My heart was indeed pumping hard. It felt good, though, once I finished the two minutes. My heart rate was 188 when I was done, which is 100 percent of my rate and probably why I was feeling it during my sprint.

Now my plan for the rest of the week is simple. I am going to rest on Thursday and run my 2.25 mile run around my neighborhood. I think that will be the best for me in terms of entering Saturday at my peak.

Tuesday, June 3, 2008

Return to the gym

It had been a long time between gym visits. I believe it was March when I last visited the gym. May have even been late February.

Now, I haven't exactly stopped working out as you know. I've been running outside, but all of my exercise has consisted of running around here. No free weights. No core exercises. No machines. Nothing but my new shoes and the street.

I made it back to the gym today, and I'd like to say it was a triumphant return but that would be too over-dramatic. So I'll settle for a satisfying return visit.

I started off with a gentle five-minute bike ride. As I started peddling, the one thing I had missed was the ability to keep track of my heart rate. After about a minute or so, I checked my heart and it was at about 90. After another minute or so, I got it up to 120. By the end, it was at about 154, which is a pretty good clip. I like to warm up for five minutes before I start my workouts.

I went to lift some weights afterward and did bench, lat pulldown and pec fly. I did three sets of 10 on each. But I really wanted to get back to running on the treadmill for old time's sake, so I only did those exercises. Usually, I'd done maybe twice as much work before hitting the treadmill but this time cut it a bit short.

So I walked over to the treadmill and it was a different and interesting experience. I wanted to run my usual 42-minute cardio session that includes walking, jogging, jogging fast and sprinting. The first thing that was different was the iPod slung around my arm instead of somewhere on the treadmill. That made such a huge difference. I wasn't distracted by it at all, whereas before it got in the way sometimes.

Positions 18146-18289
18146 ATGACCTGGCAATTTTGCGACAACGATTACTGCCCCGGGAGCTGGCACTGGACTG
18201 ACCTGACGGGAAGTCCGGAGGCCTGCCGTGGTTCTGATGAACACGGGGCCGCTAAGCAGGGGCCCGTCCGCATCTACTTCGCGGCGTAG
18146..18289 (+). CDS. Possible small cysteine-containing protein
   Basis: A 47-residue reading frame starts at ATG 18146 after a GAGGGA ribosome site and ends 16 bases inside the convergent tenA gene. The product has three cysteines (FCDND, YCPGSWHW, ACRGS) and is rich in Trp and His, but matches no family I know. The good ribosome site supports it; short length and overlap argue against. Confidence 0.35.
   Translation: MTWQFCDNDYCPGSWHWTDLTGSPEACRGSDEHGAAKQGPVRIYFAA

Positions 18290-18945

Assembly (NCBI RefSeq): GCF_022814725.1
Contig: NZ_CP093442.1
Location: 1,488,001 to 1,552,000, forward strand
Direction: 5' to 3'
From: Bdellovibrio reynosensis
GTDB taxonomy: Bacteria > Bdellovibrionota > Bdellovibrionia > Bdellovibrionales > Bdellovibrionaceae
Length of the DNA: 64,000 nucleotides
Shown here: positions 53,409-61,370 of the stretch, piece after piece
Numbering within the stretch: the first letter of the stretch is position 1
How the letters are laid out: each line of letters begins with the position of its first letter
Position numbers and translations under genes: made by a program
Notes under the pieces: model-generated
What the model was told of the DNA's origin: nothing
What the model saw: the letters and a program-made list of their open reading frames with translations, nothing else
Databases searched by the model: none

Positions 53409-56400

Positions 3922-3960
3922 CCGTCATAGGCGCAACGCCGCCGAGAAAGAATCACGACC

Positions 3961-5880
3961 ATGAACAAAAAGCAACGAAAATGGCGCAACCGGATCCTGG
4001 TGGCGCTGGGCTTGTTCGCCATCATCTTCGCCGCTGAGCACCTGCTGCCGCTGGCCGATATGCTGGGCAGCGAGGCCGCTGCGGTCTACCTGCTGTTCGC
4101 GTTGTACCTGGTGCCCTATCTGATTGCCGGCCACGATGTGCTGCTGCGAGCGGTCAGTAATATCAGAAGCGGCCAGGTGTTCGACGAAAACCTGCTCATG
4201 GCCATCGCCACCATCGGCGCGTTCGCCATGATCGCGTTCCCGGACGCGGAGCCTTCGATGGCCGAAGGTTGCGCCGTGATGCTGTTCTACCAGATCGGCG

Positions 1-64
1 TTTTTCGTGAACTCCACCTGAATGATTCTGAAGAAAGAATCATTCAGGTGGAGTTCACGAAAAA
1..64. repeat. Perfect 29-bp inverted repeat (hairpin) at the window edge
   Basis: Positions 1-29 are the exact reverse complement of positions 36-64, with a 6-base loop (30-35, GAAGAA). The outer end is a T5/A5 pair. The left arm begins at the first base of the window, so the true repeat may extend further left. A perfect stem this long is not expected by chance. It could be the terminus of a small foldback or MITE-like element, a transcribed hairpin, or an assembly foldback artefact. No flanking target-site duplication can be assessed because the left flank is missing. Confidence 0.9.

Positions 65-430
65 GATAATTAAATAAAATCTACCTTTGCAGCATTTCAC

I set out on a five-minute walk and tried to read my heart rate. Of course, as luck would have it I picked a machine that wasn't working in that department. I had to measure it by hand. But since I'd tried so long, the time ran out. I had to start my 12 minutes of rounds.

I set at 5.5 and started jogging. It felt very slow. The first thing I noticed was that I run faster than a 5.5 clip outside. I jogged at this pace for a minute and it wasn't as I'd remembered it. Now, it was challenging the first time I ran it, way back in 2006. But now, it wasn't. I went back to a 7.0 and that was a steady pace but again not as challenging as I'd remembered it. I tried to keep the original interval plan in mind. I didn't want to throw it off by changing the speeds and running too fast. I wanted to run one minute at about 70 percent and the other at 90 percent, but I also wanted to keep it at a pace that wouldn't burn me out right away.

So I went up to a 5.7 and 7.2. That was better, even though the changes were slight. I wanted to keep the lower one at under a 6 and the other 1.5 higher. The next time, I might try 5.9 and 7.4 or I may go to 6.0 and 7.5, though I'd like to keep the low one low, otherwise the intervals won't work as well.

Anyway, I finished the 12 minutes of rounds and went down to a 4.0. I felt around for my heart beat on my neck and it wasn't exactly difficult to find. As the heart beat pounded out on my index and middle fingers, I tried to keep up with it. I counted it for 15 seconds and got to 43. By my math, 43 times 4 is 172, so it was pretty much right on track.

After a three-minute walk at 4.0, I went back for six more minutes of rounds. Afterward, my heart was up to 46 beats per 15 seconds, so it had increased to 184. It was about the same after my four minutes of rounds.

I got ready to run my two-minute sprint. By this time, I was getting fatigued. The intervals were working and although I wasn't as exhausted as my previous dozens of interval sessions, I was getting there. After a two-minute walk, I set it at a 6.0 to get my feet underneath me and then took off at an 8.3 pace. After one minute, I increased it to an 8.6. I actually ran over for 15 seconds before going back down to a 4.0. I checked my heart rate and I got to 49 in 15 seconds, which is 196. That's actually above what my max should be, since the max is 220 minus your age and that would put me at 188. But the last story I read about intervals suggested training at quick intervals at more than your max heart rate, so I was encouraged actually.

All in all, going back to the gym was refreshing. I felt in much better shape after leaving today than I had the last time I'd left that place.

Oh, and I weighed myself too. 184.0, post-workout. That was a nice way to end the day as well.